Glenn Pereira Shares His Love for Tradition One Bowl of Tea at a Time

October 27, 2017
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By Beth Treffeisen

From a young age, Glenn Pereira – a Back Bay/Symphony resident – has been fascinated with Japanese culture. Originally from Fall River, Pereira comes from an immigrant Portuguese family.

During his younger years, his father’s brother was stationed in Japan after World War II and sent little nick-knacks to his grandmother. Pereira was intrigued by how different the objects appeared from what he normally saw in his community.

“I started to learn about the culture,” said Pereira. “I always wished that one day I would go to Japan.”

At the time, Pereira didn’t know his love for Japanese culture would eventually lead him to teaching the chanoyu, the Japanese tea ceremony to students from across the world in Boston. Pereira teaches both the role of host and guest at a tea gathering along with flower arranging, cooking and other tea-related subjects.

After pursing an education in chado, the way of tea in Japan, Pereira has continued to share his knowledge to his students in the Boston area.

This year, Pereira received the Japan’s Foreign Minister Commendation for the promotion of Japanese Culture in the U.S. One of 160 individuals outside Japan to receive the award, Pereira works to continue to promote friendship between the two countries and bring awareness to the Japanese culture.

“It’s not a religious life; it’s about spreading tea, and having tranquility throughout the world,” said Pereira. “It’s about building a life philosophy; learning, respect, and tranquility. It’s about being in the moment and aware of your surroundings.”

He continued, “It’s a good lesson in service to others. There’s good etiquette, manners…everything it stands for is healthy for society.”

Pereira’s love for the tea ceremony began after high school in the 1980s when he started work at Diego Hair Salon on Newbury Street in the Back Bay. Every day Pereira would travel in the morning to Channel 4 TV Station to assist Sharon King Hoge for her show.

In October of 1980, King held her show on the floor of Jordan Marsh (now Macy’s) in Downtown Crossing. The exhibition called “Orient Express” featured novelties from Asia including flower arranging to someone performing a Japanese tea ceremony.

Two months later, Pereira and King had become good friends. Knowing that Pereira loved Japanese culture, King thought it would be a great idea to give him ten free lessons of the Japanese tea ceremony as a Christmas present.

“I thought the gift was so clever,” said Pereira. “But I thought it was for women, so I never went.”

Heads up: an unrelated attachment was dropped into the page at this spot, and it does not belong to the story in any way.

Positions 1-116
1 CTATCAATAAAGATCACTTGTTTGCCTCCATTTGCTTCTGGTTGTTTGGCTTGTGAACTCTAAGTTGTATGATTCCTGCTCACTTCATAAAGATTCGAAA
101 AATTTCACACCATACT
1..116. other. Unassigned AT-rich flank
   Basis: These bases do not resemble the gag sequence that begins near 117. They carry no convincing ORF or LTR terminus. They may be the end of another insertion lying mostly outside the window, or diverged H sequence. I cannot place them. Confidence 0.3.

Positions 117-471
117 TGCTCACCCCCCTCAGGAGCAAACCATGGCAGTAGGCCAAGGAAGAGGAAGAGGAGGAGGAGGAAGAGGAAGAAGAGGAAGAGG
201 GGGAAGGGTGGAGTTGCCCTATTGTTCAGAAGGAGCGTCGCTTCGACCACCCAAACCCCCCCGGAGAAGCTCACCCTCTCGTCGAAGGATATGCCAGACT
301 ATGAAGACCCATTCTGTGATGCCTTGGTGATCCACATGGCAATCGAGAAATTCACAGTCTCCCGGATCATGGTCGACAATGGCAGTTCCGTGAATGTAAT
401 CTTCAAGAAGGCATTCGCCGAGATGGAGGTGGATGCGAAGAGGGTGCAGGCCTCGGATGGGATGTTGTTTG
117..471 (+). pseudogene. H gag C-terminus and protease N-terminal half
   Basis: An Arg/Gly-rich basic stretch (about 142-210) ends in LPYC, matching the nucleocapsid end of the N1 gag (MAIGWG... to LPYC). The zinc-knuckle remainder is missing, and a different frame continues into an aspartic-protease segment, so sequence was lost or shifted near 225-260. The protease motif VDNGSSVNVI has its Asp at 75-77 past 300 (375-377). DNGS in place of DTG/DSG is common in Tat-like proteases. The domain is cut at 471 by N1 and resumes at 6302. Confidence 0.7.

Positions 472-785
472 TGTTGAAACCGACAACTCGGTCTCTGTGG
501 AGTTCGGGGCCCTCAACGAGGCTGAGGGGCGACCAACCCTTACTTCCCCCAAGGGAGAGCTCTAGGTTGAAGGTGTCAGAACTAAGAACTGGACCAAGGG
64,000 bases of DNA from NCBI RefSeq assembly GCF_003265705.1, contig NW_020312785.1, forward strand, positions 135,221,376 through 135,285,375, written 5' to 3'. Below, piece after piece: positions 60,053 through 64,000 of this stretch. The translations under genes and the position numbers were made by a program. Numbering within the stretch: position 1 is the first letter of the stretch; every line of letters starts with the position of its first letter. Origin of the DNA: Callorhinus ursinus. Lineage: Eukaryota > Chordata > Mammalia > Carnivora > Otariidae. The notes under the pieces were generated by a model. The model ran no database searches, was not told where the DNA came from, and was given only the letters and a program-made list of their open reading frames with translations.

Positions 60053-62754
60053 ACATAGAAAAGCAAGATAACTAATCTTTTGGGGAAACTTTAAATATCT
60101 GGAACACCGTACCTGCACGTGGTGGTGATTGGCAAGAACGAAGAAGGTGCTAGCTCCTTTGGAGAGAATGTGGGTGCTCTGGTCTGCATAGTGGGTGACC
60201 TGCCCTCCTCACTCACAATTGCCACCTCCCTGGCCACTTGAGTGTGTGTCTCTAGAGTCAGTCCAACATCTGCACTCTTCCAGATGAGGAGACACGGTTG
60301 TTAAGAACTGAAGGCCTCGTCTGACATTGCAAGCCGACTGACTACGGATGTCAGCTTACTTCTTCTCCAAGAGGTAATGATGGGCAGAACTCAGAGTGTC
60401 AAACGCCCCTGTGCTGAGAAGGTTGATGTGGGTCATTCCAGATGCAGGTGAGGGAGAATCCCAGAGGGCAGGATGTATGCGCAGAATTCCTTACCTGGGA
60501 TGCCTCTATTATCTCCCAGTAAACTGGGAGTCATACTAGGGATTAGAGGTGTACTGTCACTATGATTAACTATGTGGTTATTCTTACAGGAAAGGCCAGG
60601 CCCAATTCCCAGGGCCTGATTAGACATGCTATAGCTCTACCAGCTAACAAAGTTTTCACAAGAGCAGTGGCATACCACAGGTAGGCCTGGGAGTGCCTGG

Pereira said he continued to make up excuses for not going but eventually ran out. About eight months later Pereira called the tea house hoping the lessons expired but, they didn’t. So he ventured out and went to his first class, thinking it would be his last.

After arriving and being greeted by a man in a kimono who explained how the Portuguese culture influenced the Japanese tea ceremony he was hooked for life.

Pereira went through 10 lessons in two weeks. Shortly after he took a 11-month leave from work and got on a plane to Japan for the first time in 1982. He received a scholarship to enter the Midorikai program of intensive tea study at the Urasenke Professional College of Chado in Kyoto, Japan.

Sen Genshitsu XV, Great Grand Tea Master of the Urasenke School of Tea in Kyoto gave the scholarship to him.

After his training in Japan Pereira returned to Boston where he continues his studies of tea along with teaching. You can find him doing lectures and demonstrations at many schools, universities, social clubs and art galleries throughout New England, bringing the way of tea to many people.

In November of 1997 Pereira received, junkyoju, an associate professor degree and in December 2002 he received, kyoju, a professor degree also from Sen Genshitsu XV.

Pereira said that he loved getting people together with various backgrounds and ages to learn about the tea ceremony.

“I had a 25-year-old student talking about tea with someone who is 55-years-old, and its like no age difference,” said Pereira. “That’s fabulous to me.”

But Pereira’s favorite part is that no matter how much he learns about the ceremony, there is always going to be more to learn.

“In the 36 years I’ve been doing this I don’t even know half of things there is to learn,” said Pereira. “It’s a passion that will never end.”

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